Well, I suppose I should weigh in on the kerfluffle surrounding the performance of John Williams’ Air and Simple Gifts at Obama’s inauguration.
The first thing that I noticed when the quartet began playing was how loud it was. Then, I noticed that they had microphones. My next thought was, “It looks pretty windy out there, and the mics don’t seem to be picking up any of the wind noise! I wonder how the sound engineers managed that? Maybe they’re sheilded really well by the bullet-proof glass surrounding the entire stage…”
If you’re not up to speed, it was revealed after the ceremony that the quartet had recorded the work a day or two before-hand. That recording was pumped through the public address system while the performers wore earphones and played “live” along with the recording. In essence, they did a lip-synch.
The ceremony organizers released this information to the news outlets before the ceremony started, but none of them announced it. However, afterwards, some folks began to complain.
My thinking is that the performers made the right decision. There is no way the piano, the cello or violin could have been heard on that very windy, cold day. The clarinet might have popped through above the wind for people sitting 20-30 yards away, but other than that, no-one but those sitting within a few yards of the performers would have been able to hear.
While the performers made the right decision, the inauguration committee committed a huge gaffe, I think. Usually, the outrage associated with lip-synching is that there is a feeling of deception. Is milli-vanilli REALLY singing or is it someone else entirely? Well, there is no doubt that Yo-yo Ma, Itzak Perlman, Anthony McGill, and Montero are not the performers that they claim to be. In fact, they are universally viewed as some of the greatest musicians of our time. So, there is no deception about the “who” that is performing. That, in itself, muted some of the criticism in the mainstream press.
What the inauguration planners should have done is made sure that the networks announced that the players would be accompanying themselves on a recording, because the mics could not pick up enough of their sound due to the windy conditions. I think that simple acknowledgement and a quick explanation that the quartet was still actually playing would have washed away any controversy at all.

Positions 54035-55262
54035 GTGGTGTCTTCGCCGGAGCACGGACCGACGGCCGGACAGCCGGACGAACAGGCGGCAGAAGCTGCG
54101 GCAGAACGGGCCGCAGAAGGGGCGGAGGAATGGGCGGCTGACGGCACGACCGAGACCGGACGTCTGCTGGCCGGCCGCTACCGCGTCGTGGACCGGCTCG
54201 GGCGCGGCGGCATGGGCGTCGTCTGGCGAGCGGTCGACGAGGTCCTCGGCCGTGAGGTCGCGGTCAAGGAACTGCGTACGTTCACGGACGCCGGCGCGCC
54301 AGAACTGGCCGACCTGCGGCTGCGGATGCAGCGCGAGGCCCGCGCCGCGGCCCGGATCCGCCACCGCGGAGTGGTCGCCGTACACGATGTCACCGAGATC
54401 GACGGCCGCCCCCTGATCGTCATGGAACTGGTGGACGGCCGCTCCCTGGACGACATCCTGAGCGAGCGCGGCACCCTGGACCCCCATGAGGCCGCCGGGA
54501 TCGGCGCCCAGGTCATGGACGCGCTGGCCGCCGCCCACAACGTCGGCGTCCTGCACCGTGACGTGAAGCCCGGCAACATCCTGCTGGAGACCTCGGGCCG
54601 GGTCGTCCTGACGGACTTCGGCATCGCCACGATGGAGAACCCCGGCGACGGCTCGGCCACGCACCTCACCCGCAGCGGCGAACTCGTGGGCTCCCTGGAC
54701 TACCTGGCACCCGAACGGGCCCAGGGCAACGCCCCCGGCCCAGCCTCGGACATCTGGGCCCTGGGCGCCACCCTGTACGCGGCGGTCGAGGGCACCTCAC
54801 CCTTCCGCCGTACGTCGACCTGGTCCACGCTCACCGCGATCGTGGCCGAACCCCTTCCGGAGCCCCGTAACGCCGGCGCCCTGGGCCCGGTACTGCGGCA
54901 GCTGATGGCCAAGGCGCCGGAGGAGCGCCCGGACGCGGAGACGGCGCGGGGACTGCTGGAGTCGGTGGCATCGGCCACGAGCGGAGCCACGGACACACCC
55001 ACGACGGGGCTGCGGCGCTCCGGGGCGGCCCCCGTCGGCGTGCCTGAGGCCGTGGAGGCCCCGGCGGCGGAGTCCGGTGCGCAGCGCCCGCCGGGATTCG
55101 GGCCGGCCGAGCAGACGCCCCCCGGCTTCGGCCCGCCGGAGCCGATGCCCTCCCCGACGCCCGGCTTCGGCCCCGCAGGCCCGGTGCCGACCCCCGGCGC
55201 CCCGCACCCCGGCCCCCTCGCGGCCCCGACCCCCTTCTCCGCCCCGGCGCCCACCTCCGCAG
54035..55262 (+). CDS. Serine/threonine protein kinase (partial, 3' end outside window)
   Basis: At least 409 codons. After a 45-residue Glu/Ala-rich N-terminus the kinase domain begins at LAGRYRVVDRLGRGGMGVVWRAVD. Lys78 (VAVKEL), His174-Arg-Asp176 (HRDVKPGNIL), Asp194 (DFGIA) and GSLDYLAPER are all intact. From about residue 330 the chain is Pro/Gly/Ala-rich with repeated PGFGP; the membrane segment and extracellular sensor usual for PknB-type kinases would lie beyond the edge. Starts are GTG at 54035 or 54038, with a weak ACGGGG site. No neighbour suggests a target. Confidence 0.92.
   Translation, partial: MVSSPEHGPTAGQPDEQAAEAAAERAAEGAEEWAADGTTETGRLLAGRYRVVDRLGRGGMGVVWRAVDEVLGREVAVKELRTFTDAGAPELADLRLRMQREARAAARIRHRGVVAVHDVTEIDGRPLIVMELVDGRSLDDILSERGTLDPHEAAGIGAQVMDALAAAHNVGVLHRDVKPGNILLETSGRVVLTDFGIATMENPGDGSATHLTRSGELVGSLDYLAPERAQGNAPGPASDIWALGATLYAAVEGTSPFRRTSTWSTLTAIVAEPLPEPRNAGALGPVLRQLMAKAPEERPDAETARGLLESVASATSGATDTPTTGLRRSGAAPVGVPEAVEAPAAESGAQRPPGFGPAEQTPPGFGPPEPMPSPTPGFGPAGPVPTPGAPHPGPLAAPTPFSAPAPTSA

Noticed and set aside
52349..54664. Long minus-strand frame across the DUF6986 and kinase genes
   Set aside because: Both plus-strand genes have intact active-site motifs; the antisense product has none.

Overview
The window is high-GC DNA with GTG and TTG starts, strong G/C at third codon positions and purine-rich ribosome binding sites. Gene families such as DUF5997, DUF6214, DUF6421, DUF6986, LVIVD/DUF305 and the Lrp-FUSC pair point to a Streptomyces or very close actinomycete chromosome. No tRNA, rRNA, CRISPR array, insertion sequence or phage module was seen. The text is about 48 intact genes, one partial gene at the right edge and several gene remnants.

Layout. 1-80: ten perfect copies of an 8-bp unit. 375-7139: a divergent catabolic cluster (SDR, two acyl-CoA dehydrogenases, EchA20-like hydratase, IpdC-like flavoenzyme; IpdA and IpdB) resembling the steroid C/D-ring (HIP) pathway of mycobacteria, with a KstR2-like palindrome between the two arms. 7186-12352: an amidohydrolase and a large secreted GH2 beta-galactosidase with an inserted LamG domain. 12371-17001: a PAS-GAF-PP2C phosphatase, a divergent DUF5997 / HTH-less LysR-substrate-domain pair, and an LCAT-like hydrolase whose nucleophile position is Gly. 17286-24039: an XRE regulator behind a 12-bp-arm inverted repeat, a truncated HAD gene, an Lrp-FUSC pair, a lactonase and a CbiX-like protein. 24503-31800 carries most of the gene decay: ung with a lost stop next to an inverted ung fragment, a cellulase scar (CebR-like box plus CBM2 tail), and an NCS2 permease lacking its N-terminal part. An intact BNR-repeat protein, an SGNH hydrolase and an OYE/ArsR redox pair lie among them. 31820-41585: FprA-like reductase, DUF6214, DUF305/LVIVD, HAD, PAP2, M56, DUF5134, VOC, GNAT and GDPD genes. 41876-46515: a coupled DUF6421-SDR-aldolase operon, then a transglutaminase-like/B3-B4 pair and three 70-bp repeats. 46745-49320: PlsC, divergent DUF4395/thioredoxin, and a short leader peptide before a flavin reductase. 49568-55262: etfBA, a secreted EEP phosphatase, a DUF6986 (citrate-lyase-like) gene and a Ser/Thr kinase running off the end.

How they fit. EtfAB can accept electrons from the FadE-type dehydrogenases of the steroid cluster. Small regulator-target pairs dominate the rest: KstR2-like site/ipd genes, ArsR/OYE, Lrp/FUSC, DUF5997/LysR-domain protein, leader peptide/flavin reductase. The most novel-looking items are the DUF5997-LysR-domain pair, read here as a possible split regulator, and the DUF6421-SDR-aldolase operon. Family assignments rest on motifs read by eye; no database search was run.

As usual, transparency would have been the best choice.
Williams’ composition was an odd one. Let me start by saying that I think Williams is a very gifted composer. His greatest talents lie in his deft ability to emulate styles and genres and to use them for his own ends–usually in service to the narrative of visual images (but not always). I think the real problem with Air and Simple Gifts is that the work was stuck in the middle of an incredibly important historical moment. A four-minute work for a mixed quartet was already missing the point before a single note was sounded. An artistic artifact for that moment needed to be either as big as the moment (probably impossible) or so poignant as to leap into the mind whenever one remembered the inauguration itself. Of course, the problem with meeting either of those goals is that the musical interlude was, also, a practical moment in time. Music in such a ceremony must always serve the ceremony rather than being ars gratia ars. That Williams decided to write a serious work that engaged with the moment in a tenuously philosophical way, was, in my opinion, a mistake. The music either had to be fully connected and engaged in the history of the moment, or it had to eschew it entirely to try to arrive at some other artistic impulse–all the while keeping in line with the fact that this is not a concert, but an inauguration that was dripping with historical import.
Easier said than done, though. Williams was in an impossible position to write a work worthy of such a moment. I honor him for his try. But, of course, how could one pass up the opportunity to write a work to be premiered by a quartet such as Ma, Perlman, Gillman, and Montero?